Vitamin D has been widely touted as a miracle" vitamin having a myriad of health effects beyond its basic function of enabling the absorption of calcium from food. Although vitamin D plays an important role in bone health and should be consumed in the form of food or a supplement if necessary there is such a thing as too much vitamin D. A new commentary in the Journal of the American Medical Association written by Drs. JoAnn E. Manson and Shari S. Bassuk of the Division of Preventive Medicine at Brigham and Women s Hospital in Boston discusses this health concern.
Authors emphasize that somehow we ve arrived at a point when some physicians are prescribing large doses of Vitamin D supplements for their patients in the hope of preventing cancer, cardiovascular disease, diabetes, autoimmune disorders and other maladies, despite the lack of evidence that this works. A healthy individual between the ages of 1 and 70 should be consuming 600 international units (IU) of vitamin D daily. That number increases to 800 IUs for individuals over 70, according to the Institute of Medicine. These numbers do not apply to those with clinical conditions or risk factors associated with vitamin D insufficiency such as osteoporosis. However, consuming over 4000 IUs can put one at risk for kidney stones or calcification of blood vessels according to Dr. Manson.
Yet, because of the media attention focused on studies of vitamin D that may seem to suggest some benefit beyond what is scientifically proven at this point, the general consensus surrounding vitamin D is that more is better.
Dr. Manson is currently conducting a clinical trial of almost 26,000 individuals looking at the role of vitamin D in cancer, cardiovascular disease, diabetes, depression, infection, autoimmune disorders and other conditions. However, Drs. Manson and Bassuk urge that doctors should exercise caution and while awaiting the results of the large trials now in progress, physicians would be well advised to follow current USPSTF and IOM recommendations and avoid overscreening and overprescribing supplemental vitamin D.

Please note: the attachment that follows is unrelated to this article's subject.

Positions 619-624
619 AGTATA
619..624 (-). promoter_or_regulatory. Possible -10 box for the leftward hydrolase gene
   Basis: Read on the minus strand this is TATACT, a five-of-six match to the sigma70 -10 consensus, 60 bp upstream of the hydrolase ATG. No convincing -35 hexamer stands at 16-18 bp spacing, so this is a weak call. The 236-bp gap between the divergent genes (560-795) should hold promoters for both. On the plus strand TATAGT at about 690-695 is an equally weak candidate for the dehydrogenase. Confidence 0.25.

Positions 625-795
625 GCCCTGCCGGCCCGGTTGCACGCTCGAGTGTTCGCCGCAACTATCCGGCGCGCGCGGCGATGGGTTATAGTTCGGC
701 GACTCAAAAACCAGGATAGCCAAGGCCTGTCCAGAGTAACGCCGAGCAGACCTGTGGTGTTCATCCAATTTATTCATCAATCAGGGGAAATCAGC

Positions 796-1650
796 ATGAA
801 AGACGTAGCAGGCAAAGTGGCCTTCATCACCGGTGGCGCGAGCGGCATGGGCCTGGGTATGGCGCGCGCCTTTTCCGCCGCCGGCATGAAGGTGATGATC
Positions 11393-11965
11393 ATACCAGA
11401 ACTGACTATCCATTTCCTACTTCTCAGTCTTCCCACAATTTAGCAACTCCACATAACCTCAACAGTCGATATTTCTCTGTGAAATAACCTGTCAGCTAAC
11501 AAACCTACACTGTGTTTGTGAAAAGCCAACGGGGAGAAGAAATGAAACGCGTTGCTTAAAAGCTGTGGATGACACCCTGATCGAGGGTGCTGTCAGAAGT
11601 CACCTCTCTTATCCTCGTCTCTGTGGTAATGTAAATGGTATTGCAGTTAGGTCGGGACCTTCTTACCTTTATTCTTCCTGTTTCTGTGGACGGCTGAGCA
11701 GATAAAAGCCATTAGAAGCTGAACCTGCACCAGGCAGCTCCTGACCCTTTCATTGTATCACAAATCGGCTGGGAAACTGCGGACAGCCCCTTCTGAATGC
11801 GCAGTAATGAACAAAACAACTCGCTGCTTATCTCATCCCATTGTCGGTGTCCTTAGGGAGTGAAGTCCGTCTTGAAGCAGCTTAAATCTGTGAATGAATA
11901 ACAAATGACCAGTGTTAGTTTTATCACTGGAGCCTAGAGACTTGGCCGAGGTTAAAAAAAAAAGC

ACSH s Ariel Savransky adds, The problem is not only that physicians are prescribing vitamin D to patients in the hopes of preventing cancer or cardiovascular disease, among other health effects, but also that individuals believe that the more of a supplement you take the better. And as Drs. Manson and Bassuk point out, the media attention does not help to disprove this viewpoint. However, the fact is that too much vitamin D can be detrimental and doctors should be aware of this fact and should not be prescribing a vitamin D supplement to patients unless there is a medical justification for the prescription. And of course, individuals should consult with a physician before deciding to take a supplement.